1-5 of 5 results  for:

  • U.S. Senator x
  • 1877–1928: The Age of Segregation and the Progressive Era x
  • Results with images only x
Clear all

Article

Timothy N. Thurber

lawyer and U.S. senator, was born Edward William Brooke III in Washington, D.C., to Edward Brooke Jr., an attorney for the Veterans Administration, and Helen Seldon. Growing up in an integrated middle-class neighborhood, Brooke readily absorbed his mother's instruction to respect others and treat all people equally. The Brookes lived relatively free from much of the racism endured by other African Americans. “We never felt hated,” his mother recalled (Cutler, 14). Brooke attended Dunbar High School, an elite public school with many middle- and upper-class African American students and then went on to Howard University, where he became president of the school's chapter of the Alpha Phi Alpha fraternity and earned his bachelor's degree in 1941 Following the bombing of Pearl Harbor later that year Brooke was drafted into an all black combat unit in the army He served in many roles including as a defender of those ...

Article

William C. Harris

a slave. The identity of his father is unknown, but he took the surname of the man who owned his mother before he was born. His childhood as a slave on a small plantation, first in Virginia, then briefly in Mississippi, and finally in Missouri did not significantly differ, as he later recalled, from that of the sons of whites. This relatively benign experience in slavery perhaps owed a great deal to the fact that he was the light-skinned favorite of a benevolent master and mistress. He shared a tutor with his master's son and thus obtained the education that prepared him for later success. During the Civil War, despite the benevolence of his owner, he fled to freedom in Kansas, but after slavery was abolished he returned to Missouri, where he reportedly established the first school in the state for blacks, at Hannibal.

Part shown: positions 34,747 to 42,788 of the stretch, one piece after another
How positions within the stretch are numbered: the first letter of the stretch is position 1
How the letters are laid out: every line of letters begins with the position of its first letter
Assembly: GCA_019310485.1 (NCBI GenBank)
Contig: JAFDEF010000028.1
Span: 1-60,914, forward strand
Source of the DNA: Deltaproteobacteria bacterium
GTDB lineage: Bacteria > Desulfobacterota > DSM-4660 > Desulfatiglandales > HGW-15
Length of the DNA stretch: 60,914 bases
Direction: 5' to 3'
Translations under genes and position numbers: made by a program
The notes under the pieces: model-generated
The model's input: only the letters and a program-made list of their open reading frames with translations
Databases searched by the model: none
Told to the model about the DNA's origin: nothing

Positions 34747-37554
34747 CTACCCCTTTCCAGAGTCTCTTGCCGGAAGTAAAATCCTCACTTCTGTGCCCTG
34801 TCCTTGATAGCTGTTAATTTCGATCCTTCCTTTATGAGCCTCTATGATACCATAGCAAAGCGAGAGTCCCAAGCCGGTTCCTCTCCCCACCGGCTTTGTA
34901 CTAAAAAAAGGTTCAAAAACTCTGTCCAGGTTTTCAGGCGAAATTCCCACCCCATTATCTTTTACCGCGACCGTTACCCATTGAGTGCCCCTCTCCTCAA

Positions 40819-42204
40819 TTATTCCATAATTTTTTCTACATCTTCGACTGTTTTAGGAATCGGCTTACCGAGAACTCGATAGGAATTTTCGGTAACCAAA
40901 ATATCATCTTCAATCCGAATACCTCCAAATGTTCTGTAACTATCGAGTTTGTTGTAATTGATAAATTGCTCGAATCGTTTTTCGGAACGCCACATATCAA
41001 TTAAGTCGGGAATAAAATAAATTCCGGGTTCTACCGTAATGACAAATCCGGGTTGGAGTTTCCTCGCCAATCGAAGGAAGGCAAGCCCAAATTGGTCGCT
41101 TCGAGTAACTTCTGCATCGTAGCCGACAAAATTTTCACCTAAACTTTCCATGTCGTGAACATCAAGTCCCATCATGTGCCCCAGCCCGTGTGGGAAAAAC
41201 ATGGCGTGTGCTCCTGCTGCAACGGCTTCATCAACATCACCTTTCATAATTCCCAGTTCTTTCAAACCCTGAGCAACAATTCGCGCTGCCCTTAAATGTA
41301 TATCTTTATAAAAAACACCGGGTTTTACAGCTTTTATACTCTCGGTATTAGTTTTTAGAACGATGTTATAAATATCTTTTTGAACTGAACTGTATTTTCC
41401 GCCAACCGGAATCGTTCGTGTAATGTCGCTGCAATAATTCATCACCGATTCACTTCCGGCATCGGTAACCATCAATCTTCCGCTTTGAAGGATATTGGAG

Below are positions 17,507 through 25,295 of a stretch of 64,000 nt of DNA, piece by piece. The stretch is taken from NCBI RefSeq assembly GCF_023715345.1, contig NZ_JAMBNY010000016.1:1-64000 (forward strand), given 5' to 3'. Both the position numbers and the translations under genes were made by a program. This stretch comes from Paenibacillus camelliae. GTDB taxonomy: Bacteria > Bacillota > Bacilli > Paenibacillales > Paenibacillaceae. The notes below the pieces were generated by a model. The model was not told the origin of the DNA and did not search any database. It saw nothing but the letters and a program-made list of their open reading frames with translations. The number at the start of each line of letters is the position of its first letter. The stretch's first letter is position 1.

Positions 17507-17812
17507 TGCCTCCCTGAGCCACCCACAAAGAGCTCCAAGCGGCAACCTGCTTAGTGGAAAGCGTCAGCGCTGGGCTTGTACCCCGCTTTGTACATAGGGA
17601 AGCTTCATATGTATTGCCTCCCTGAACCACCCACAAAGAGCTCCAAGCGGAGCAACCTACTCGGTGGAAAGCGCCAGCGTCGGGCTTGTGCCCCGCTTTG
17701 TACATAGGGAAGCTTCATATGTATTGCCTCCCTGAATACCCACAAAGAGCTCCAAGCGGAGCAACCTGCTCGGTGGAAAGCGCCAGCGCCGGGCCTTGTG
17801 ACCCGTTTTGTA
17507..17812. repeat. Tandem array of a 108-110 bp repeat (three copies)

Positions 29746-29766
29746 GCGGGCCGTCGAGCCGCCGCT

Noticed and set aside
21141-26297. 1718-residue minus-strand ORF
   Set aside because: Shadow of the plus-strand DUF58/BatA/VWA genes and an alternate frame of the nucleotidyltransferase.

After the war Bruce briefly attended ...

Article

Heather Marie Stur

the thirty-sixth president of the United States, coming into office in November 1963 after the assassination of John F. Kennedy. A Democrat, Lyndon Baines Johnson was born and raised in rural Texas, and his experiences growing up shaped both his personality and his political outlook. He earned a teaching degree and worked as a teacher before embarking on a long political career, which included many terms in the U.S. House of Representatives and Senate in addition to the vice presidency and the presidency. Throughout his life Johnson was known for his persuasive skills and his ability to build coalitions and make strategic political friends. Although he was committed to addressing domestic problems, authorizing several pieces of civil rights legislation and making what he called the War on Poverty the focus of his domestic policy, he often is associated primarily with the escalation of the Vietnam War.

Johnson was born ...

Article

Samuel Brenner

lawyer, U.S. attorney general, U.S. senator, civil rights advocate, and presidential candidate. Robert Francis “Bobby” Kennedy, the energetic and enthusiastic younger brother of President John F. Kennedy and the older brother of longtime Massachusetts Senator Edward “Ted” Kennedy, was a civil servant who, although he had complicated and difficult relationships with several important African American leaders, including Martin Luther King Jr., became increasingly liberal and devoted to the cause of civil rights after serving as attorney general in the 1960s.

Kennedy, born in Brookline, Massachusetts, was the seventh child of Joseph P. and Rose Kennedy. Joseph Kennedy, who harbored enormous ambitions for his family, was a controversial figure accused of being—while serving from 1938 to 1940 as U.S. ambassador to the United Kingdom—an anti-Semite interested in appeasing Adolf Hitler's Nazi Germany Having attended several private boarding schools Robert Kennedy served in the U S Navy ...

Article

Betty K. Koed

lawyer, activist, politician, and diplomat, was born Carol Elizabeth Moseley in Chicago, Illinois, the oldest of four children of Joseph J. Moseley, a police officer, and Edna A. Davie, a medical technician. She became involved in political activism at an early age; her first protest was a sit-in at a segregated restaurant while still at Parker High School in Chicago. At age sixteen, she marched with Martin Luther King Jr. to protest housing conditions in Chicago. Throughout her life, she sought to break down racial and gender barriers.

Moseley Braun earned a BA in Political Science from the University of Illinois in 1969. She graduated from the University of Chicago School of Law in 1972 and passed the Illinois State Bar in 1973. That same year, she married attorney Michael Braun, and the couple had one son, Matthew They divorced ...